Baby Boomers Can Be Digital in Parenting, Too

5 years ago, it seemed that parents are lagging behind on digital platforms in comparison to their kids. Kids had the entire cyberverse to themselves. But lately, parents have started catching up. And now that they understand that social problems exist in a new format in the internet just as they do in the real world, parenting has taken on a new form, too. That’s why cell phone parental control is Gen-X’s app of choice.

With regards to innovation, whether it be buyer tech or the general ideas of mechanical headway, a great many people in our present day society would state you ought to adjust or kick the bucket. While that won’t not be an issue for Millennials the generation preceding them—the baby boomers have had a rather blended ordeal with regards to adjusting to new innovation, or notwithstanding staying aware of the practically out of date.

With people born after WW2, they either are or aren’t adaptable to these new technologies– and the vast majority of that needs to do with how much persistence we can show towards all these new innovations. Is it entire possible for Baby Boomers to keep up with apps and how to use them? Should they at least try and keep up with new smart tech?

I have a feeling that if they start by using tech that concerns them most closely, such as the parental controls we were talking about earlier, they will probably stand a better chance of getting along with the new wave of technology.

What Does Parental Control Do?

On smartphones, a good parental control will let you monitor your child’s calls, texts, IMs, browsing history, and location, at the very least. It will let you see what your kid views on their phone, who they communicate on it with. Basically, it keeps you in the know so you can filter out the bad stuff from their lives. A better mobile monitoring app would let you see what’s on their phone inside and out. The best part about using this sort of an app is that it does a lot more than just censor or block content. It allows you to truly look through and through the phone, giving you a better understanding of what your child gets upto in a place where you usually don’t look. That “place” being the internet. Parents are often blindsided by their children online because parents can’t really find the means to look through each and every website that the child visits in secret. With XNSPY, there are no more secrets between you and your child. And even if the child does not volunteer the correct information, you would have it on hand—which you should do as the parent/guardian.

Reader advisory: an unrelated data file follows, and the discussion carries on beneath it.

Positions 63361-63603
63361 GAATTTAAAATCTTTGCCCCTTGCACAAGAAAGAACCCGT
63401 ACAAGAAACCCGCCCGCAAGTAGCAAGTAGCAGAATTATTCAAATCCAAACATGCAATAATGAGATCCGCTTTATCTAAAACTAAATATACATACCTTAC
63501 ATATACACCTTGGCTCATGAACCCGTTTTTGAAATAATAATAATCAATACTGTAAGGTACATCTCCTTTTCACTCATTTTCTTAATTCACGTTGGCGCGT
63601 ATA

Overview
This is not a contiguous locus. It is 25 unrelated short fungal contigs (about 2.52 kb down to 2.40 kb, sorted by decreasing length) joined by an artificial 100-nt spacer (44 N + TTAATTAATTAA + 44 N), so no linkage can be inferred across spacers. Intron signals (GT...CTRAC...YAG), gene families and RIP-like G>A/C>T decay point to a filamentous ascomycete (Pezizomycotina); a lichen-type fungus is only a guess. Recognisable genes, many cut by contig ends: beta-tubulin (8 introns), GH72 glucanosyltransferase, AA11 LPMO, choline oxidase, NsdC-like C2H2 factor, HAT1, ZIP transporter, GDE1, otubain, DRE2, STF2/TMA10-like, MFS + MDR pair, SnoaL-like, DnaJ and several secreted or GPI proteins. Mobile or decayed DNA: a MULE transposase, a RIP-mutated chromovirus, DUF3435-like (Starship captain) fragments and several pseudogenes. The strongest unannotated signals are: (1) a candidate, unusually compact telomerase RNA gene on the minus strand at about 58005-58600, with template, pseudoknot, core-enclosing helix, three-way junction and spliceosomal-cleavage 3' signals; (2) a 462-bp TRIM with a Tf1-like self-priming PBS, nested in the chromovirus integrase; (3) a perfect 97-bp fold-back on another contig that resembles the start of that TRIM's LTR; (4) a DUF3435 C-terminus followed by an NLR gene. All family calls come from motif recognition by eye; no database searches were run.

How is XNSPY Better?

XNSPY gives you the regular stuff… lets the curious Gen-X parent to go through their kid’s calls, texts, and locations. But it also gives them remote access to their phones. This means they can do a lot more with it than a regular parental control. They can

  • View a list of their installed apps
  • View their media gallery
  • View their internet browsing history
  • Lock their phone remotely
  • Wipe their phone data
  • Put certain contacts on the ‘watchlist’
  • Put certain words on the ‘watchlist’
  • Create safe and unsafe areas on the map and be notified when they enter unsafe areas

It essentially allows parents to not only regulate the content that a child is able to view on their phones, but also track them. So in a way, Gen-X has found a way to apply digital platforms in the real world as well.

Is Digital Parenting the Future

Studies have shown that 70% parents would want to use cell phone parental control. This means that that amount of parents would be inclined to install XNSPY on their kid’s phone. Which is quite progressive because while it is great that Gen-Y has found an outlet for communication, creativity and social stances, they need Gen-X to mediate the social problems that the online world has created. It’s not that Gen-X is far from being tech savvy. It is just that Millennials have been born into a world where the internet already existed. Further ahead we’ll have Gen-Z, a generation that has been born into a world where social media already existed. So of course, the internet perhaps comes more naturally to these groups than it does to Gen-X. While it is true that they may have learn a few things and that will take time, it will only do their children good if they are proactive in getting on it while they can. It is the future after all, and Gen-X has kept up with the times so far. Why not keep on keeping it on?

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